To exemplify his point, he mocked those who claimed that there were no heroes in his time. He invited them to look at entrepreneurs, factory workers, and those who create jobs and opportunities. In short, he called heroes those who move the country forward.
“They’re individuals and families whose taxes support the government and whose voluntary gifts support church, charity, culture, art, and education. Their patriotism is quiet, but deep. Their values sustain our national life,” he added.
America’s not-so-secret weapon
When it came to comparing himself with his adversaries of the time, he pinpointed, almost with surgeon’s precision, what differentiated the Americans from the Soviets. This tool was simply something they did not have, not physically, but spiritually.
“Above all, we must realize that no arsenal or no weapon in the arsenals of the world is so formidable as the will and moral courage of free men and women. It is a weapon our adversaries in today’s world do not have. It is a weapon that we as Americans do have,” the former California governor reflected.
A soldier’s prayer, the letter that moved Reagan live on stage
This part of the speech is not tear-proof. Reagan himself could not contain the emotion. Radio professors say that nothing can be hidden in the voice and the new president broke down a couple of times as he read from the diary of Martin Treptow, a young soldier who died in World War I.
“We’re told that on his body was found a diary. On the flyleaf under the heading, “My Pledge,” he had written these words: “America must win this war. Therefore I will work, I will save, I will sacrifice, I will endure, I will fight cheerfully and do my utmost, as if the issue of the whole struggle depended on me alone,'” the president was quoted as saying, visibly moved.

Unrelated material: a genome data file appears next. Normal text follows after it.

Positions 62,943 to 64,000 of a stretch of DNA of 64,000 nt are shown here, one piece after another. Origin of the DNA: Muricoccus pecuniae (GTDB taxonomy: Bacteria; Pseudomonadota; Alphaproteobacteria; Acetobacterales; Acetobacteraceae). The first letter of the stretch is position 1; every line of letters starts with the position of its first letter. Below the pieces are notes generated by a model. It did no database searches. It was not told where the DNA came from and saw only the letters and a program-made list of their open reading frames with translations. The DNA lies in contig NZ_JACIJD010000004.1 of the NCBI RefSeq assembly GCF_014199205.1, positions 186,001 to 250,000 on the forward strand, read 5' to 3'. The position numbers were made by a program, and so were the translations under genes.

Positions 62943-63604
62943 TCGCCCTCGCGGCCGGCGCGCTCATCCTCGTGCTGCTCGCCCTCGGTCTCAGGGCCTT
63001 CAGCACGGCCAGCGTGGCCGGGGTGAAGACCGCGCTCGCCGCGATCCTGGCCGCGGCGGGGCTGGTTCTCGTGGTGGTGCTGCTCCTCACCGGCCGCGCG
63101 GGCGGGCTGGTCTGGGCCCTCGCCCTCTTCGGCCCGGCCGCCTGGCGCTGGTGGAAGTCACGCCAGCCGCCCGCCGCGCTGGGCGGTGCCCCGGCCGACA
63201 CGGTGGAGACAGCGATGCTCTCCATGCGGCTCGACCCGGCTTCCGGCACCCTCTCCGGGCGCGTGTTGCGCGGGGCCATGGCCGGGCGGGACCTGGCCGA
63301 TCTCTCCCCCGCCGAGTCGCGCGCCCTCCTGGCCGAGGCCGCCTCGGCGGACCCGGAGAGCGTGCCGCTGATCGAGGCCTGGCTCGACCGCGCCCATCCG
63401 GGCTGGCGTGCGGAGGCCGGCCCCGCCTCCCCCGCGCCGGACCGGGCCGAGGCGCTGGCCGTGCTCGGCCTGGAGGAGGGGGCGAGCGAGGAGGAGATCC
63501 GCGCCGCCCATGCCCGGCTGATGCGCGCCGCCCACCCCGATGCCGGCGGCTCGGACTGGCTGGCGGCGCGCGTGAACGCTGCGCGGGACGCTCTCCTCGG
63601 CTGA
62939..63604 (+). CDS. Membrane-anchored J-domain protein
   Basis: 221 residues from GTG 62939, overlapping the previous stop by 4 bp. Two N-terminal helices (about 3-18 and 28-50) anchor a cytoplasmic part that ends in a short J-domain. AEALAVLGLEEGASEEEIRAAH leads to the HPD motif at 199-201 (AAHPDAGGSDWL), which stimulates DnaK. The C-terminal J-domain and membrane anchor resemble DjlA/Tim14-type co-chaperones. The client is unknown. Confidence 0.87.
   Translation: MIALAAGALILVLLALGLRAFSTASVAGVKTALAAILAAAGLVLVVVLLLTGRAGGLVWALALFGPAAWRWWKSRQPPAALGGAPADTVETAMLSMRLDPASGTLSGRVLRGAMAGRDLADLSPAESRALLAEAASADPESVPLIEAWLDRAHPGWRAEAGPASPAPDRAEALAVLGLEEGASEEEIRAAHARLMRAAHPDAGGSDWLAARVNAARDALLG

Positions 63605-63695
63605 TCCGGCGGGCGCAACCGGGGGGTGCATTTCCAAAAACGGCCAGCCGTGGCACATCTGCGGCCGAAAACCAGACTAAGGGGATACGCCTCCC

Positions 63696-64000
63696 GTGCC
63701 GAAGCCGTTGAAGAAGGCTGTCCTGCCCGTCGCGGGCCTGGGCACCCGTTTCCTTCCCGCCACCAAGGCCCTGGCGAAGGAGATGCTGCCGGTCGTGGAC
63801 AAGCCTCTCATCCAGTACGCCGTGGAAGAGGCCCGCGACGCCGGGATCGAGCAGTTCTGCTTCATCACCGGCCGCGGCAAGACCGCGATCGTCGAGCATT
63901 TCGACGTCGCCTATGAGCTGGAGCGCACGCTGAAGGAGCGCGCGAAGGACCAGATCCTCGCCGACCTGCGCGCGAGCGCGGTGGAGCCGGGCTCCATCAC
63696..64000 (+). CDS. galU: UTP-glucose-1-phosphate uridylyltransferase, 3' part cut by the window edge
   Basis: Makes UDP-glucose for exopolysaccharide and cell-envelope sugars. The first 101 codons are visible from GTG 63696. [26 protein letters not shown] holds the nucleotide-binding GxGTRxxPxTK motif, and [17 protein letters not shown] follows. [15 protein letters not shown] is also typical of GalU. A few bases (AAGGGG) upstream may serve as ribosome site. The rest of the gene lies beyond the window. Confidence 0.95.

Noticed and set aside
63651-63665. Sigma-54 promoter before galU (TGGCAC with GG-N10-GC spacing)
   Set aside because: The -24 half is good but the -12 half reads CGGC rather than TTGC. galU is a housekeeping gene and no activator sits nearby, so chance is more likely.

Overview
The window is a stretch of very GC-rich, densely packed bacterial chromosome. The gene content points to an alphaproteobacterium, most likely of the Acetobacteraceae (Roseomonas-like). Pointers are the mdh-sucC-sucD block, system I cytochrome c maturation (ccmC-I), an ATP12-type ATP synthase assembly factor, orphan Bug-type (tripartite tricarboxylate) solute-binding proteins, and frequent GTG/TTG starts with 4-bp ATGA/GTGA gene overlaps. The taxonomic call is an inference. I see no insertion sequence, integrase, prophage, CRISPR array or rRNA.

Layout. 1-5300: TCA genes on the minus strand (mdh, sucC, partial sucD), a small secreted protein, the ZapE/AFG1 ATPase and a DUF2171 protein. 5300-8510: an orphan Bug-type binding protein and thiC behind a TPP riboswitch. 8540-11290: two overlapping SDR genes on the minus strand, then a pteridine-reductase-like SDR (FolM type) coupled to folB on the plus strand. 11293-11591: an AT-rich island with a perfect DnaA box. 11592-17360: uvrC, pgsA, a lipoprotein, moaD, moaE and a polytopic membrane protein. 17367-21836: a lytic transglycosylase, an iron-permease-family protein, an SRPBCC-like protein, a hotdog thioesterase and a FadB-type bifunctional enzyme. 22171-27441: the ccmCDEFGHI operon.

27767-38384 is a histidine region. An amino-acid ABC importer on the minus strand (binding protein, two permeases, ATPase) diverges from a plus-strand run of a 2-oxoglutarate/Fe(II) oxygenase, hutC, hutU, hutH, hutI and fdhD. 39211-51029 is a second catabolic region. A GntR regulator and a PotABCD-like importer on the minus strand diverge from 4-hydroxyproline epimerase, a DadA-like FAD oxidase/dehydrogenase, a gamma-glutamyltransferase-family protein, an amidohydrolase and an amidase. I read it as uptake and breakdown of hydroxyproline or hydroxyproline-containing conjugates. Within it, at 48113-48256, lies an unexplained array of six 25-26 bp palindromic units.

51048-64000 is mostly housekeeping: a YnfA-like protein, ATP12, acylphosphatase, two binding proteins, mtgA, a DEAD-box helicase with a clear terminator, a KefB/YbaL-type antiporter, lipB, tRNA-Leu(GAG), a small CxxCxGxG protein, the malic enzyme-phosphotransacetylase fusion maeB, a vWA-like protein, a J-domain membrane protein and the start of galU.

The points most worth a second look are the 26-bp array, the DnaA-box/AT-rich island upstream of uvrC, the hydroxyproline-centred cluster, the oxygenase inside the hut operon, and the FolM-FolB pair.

To close with a flourish, the new president called on Americans to “believe in ourselves and to believe in our capacity to perform great deeds, to believe that together with God’s help we can and will resolve the problems which now confront us. And after all, why shouldn’t we believe that? We are Americans,” he concluded.
The right speech at the right time
Reagan’s speech was simply the best thing that could have happened to America at the time. With his eloquent rhetoric and great charisma, he managed to captivate Americans and restore their hope that their best days were still ahead of them.
While it is well known that presidents do not write many of their speeches, the fear of Reagan’s writers was the president himself and his red pen. According to Peter Robinson himself, who wrote the Berlin Wall speech, the president was involved in writing all of his speeches. Moreover, if for some reason he didn’t have time, he would show up at the last minute with his red pen and revise every comma in the document.
With the time machine, we ask permission to define this speech with a phrase that Reagan himself used in his farewell in 1989, to sum up his administration. “All in all, not bad, not bad at all.”
Joaquín Núñez es licenciado en comunicación periodística por la Universidad Católica Argentina. Se especializa en el escenario internacional y en la política nacional norteamericana. Confeso hincha de Racing Club de Avellaneda. Contacto: [email protected] // Joaquín Núñez has a degree in journalistic communication from the Universidad Católica Argentina. He specializes in the international scene and national American politics. Confessed fan of Racing Club of Avellaneda. Contact: [email protected]